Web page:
Buffy Fish Owl
|BUFFY FISH OWL (Bubo ketupo)
|Phylum:||Chordata||Genus:||Bubo (sometimes Ketupo)|
This large and powerful bird, easily identified by its ear tufts and large yellow eyes, is found in mangroves, freshwater swamps, woodlots, open areas, and gardens, in southern China, Thailand, Cambodia, Malaysia, and Indonesia.
Buffy Fish Owls rely on the old tree holes or nests of other birds for their homes. Females lay one or two eggs in the nest, and they hatch about a month later. The baby owlets will stay in the nest, protected by their mother, for another 45 days, until their flight wings come in.
Buffys rest during the day and go out to hunt at dusk, using their excellent vision to help them find prey such as fish and frogs, from nearby wetlands. They are also known to eat bats and other birds. Large, curved claws, with sharp cutting edges, are used to catch prey and hold it while they fly back to their nests. Their large, strong bill is used to tear food apart.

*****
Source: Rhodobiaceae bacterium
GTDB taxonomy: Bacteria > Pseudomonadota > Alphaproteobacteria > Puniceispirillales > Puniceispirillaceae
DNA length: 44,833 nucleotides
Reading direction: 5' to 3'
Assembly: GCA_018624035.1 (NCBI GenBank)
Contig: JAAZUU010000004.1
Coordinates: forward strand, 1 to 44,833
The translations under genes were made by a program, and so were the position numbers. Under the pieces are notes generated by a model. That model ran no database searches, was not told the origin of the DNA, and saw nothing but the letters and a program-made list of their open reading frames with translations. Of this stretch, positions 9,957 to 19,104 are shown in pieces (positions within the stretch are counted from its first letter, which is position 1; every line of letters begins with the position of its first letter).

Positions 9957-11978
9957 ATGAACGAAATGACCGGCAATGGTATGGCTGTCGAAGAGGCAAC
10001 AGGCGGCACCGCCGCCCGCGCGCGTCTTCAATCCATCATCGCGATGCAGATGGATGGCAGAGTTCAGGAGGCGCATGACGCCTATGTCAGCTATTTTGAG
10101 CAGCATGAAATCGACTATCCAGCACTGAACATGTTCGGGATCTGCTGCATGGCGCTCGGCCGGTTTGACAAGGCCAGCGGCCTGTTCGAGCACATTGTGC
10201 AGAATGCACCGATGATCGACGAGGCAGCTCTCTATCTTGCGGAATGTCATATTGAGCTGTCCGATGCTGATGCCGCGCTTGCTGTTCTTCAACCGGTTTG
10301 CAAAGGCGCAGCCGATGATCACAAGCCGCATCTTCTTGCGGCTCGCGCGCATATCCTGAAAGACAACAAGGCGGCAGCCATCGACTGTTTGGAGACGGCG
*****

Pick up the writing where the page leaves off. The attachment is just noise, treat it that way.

Like all owls, Buffy can’t move its eyes and must turn its head to see around it. It grows to about 15 inches long. Although Buffy Fish Owls are not currently under any danger to their population size, they rely on wetlands for food, which are being affected by habitat destruction and pollution. They have few predators but are occasionally hunted by other birds of prey.